Two forty. The year 1989 is significant for me somehow. That was the last period when I fully possessed my faculties before the onset of the illness. My Vraylar has restored me to my old sanity at age 22. So my life now begins again from that point, it seems to me. I hear more songs by Pat Metheny. My parents sold their manufactured home in Florence in the summer of the same year because Mom couldn’t afford two houses. I feel sick about that. My brother helped them sell the property to a Californian who had the lot next door. It was such a defeat for poor Mom, who had wanted to retire in luxury. I recall the day when they brought home their purchase of a motor home. Unfortunately it turned out to be a lemon. Something was wrong with the battery. So, their retirement plans came to nothing, and they got rid of the lemon as well. What happened to my mental health after that I don’t know. I fell into a depression at first, and then I partially lost my ability to concentrate on schoolwork. Eventually I didn’t register for fall term 1991, and continued seeing a psychologist. Finally in November I began to have bizarre delusions, culminating in a full blown episode and the diagnosis in December. But the question is why, and was there a situational reason for the breakdown?
I hate theology, so I doubt if I’ll ever finish reading Les Miserables. The intricate logic of religion pulls my brain apart, so I’m opting for the parsimony of science. The simpler the better. The simpler the truer. My mind echoes “Blue Motel Room” by Joni Mitchell. Yesterday I farted around with the bass line to “Take Five.” It sounds really good on a P Bass with flatwounds. Music is a wonderful thing precisely because it has no ideology, and yet expresses so much. It is the being of the phenomenon, sort of. The quintessence. When words tangle me up and throw me into a tizzy, I take recourse to music to unwind.
Eight o’clock. No plans for today except to go to the market. I noticed that they had some doggie pepperoni on the shelf, so I think I’ll buy it. I might even splurge on a Coke today. The chance of rain goes up this afternoon, but isn’t guaranteed to happen. The squirrels are up and busy. There are still a lot of acorns on the ground. If I overcome my trepidation, I may take another look at Hugo’s massive book. But it’ll be more work than fun to read and think about. Will I come out of the experience converted to religion? Probably not, but I’ll know a few things I hadn’t known before.
Nine ten. There was an autumnal glow to the clouds in the south as I walked home on the Maxwell sidewalk. They appeared purplish and I felt some wind. It’s a reassuring sign that maybe nature forgives us our trespasses in some degree. Michelle gave me a price break on the doggie treats, which was very kind of her. I gave Aesop two of them, to his great joy. Today seems like Saturday to me… On my way home, I thought vaguely of the past when I would go to church, another mile east on the sidewalk. The little green espresso shack has been doing a fair amount of business across the street from the salon. But, I feel like an outsider to the Maxwell community for my views, which are not conservative. The collective consciousness around here has not progressed much beyond WW2, unless you ask the kids.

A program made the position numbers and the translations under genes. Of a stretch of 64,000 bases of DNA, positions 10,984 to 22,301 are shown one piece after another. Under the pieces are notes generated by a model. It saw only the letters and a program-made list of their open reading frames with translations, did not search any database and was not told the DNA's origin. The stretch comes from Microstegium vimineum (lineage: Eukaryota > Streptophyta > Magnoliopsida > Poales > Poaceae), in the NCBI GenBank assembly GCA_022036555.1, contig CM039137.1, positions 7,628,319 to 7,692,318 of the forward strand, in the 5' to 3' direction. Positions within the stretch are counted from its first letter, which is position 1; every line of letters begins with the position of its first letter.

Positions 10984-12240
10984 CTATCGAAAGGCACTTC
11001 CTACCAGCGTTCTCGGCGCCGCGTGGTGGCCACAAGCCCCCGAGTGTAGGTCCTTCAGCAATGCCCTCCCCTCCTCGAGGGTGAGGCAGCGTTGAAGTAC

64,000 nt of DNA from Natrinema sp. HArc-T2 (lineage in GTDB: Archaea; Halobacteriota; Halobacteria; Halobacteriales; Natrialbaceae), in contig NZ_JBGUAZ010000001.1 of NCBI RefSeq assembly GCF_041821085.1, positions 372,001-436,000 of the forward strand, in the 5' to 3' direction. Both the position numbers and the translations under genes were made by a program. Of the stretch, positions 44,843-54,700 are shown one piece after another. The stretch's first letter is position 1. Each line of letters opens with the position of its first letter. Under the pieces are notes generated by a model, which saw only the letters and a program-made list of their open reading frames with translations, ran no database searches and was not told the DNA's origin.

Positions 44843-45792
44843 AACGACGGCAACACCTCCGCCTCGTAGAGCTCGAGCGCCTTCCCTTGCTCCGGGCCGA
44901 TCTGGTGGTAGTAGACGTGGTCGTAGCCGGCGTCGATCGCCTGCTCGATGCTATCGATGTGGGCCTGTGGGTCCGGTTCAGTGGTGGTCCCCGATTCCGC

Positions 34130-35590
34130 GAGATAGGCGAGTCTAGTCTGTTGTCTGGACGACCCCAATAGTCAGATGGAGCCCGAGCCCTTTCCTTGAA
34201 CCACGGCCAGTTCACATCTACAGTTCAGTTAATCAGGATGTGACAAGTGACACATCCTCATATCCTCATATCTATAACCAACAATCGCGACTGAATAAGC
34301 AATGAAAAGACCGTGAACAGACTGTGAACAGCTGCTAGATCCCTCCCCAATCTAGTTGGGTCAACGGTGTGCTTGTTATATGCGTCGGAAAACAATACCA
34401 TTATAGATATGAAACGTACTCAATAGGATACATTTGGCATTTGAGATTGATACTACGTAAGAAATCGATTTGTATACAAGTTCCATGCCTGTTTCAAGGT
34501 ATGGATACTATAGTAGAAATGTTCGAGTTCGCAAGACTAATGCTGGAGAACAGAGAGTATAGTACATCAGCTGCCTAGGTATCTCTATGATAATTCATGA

Ten ten. That reminds me of the errand I purposed to do a few months ago: to make a visit to Kelly Middle School and give a small contribution…
Nine twenty five. Aesop gets his breakfast in a few minutes. I exercise my freedom wherever I can. It’s a beautiful day, with the high temperature predicted to be 90 degrees. I just paid my insurance bill. I’m glad August is over. September is the month when school starts in my city.
I can remember the feeling of returning to school in Stride Rite shoes, either waffle stompers or wallabies, periwinkle cords, and a homemade shirt. I smell my lunch thermos. Scooby Doo or Speed Buggy was the theme. I see the old playground. Monkey bars and structures for climbing on, swings, and a slide. The fierce sun made the asphalt stink like tar. Some of the girls wore Bluebird or Brownie uniforms on certain days. We sang patriotic songs without really knowing what they meant. I was fascinated with dinosaurs, so I started a collection of books, posters, and stickers about them. Mom didn’t approve of this, but she went along with it. It’s strange, I can feel what it was like to be seven years old. The teacher hated me, but some of the other kids were nice. I began piano lessons the same year. I rode my bike to get my weekly lesson early in the morning, then went directly to school.
Mrs Weight lived in the green house at the end of Fremont. Her son had a dachshund named Sergeant Pepper. They called him Sarge. Every Christmas she held a recital of all her students. These were nerve wracking, and I don’t recall them very well. I studied with her for six years, then finally quit and dedicated myself to drum lessons with Ken. Mrs Weight was upset because she didn’t approve of rock and roll… Speaking of which, I ordered the 40th Anniversary edition of A Farewell to Kings by Rush. It should be kind of emotional for me, reminding me of past joys and disappointments. “Madrigal” ought to be particularly sweet.
Quarter of nine.
Another day to chomp at the bit while the sun shines unaware. Everywhere I turn I get prohibitions and restrictions, the symbolic bit in the horse’s mouth. I’ll never forget the lecture on Peter Shaffer I heard in fall 1986. The professor was so organized and clear thinking, conceptual, and perfect. It was a very hard course, yet I wish I had taken the whole cluster. We also watched Wild Strawberries by Ingmar Bergman… Funny though, going to college wasn’t really my decision. I just got herded there by educators in high school. I never had a sense of direction that came from me alone, so I didn’t know what I was doing there. And then I saw a psychologist who only confused me more. So many guideposts in society, and so little authenticity from individuals. Perhaps the most important work of literature I studied was Don Quixote, out of a Norton anthology. What better way to kick at a fallen world than to go insane with dreams of knight errantry? Quixote does exactly what he wants to do, with reference only to his own heart… I just looked on Craigslist: a power trio in Springfield needs a bass player. I’m going to call or text Mike and Ron and give my ultimatum. Either we practice this weekend or I’m leaving.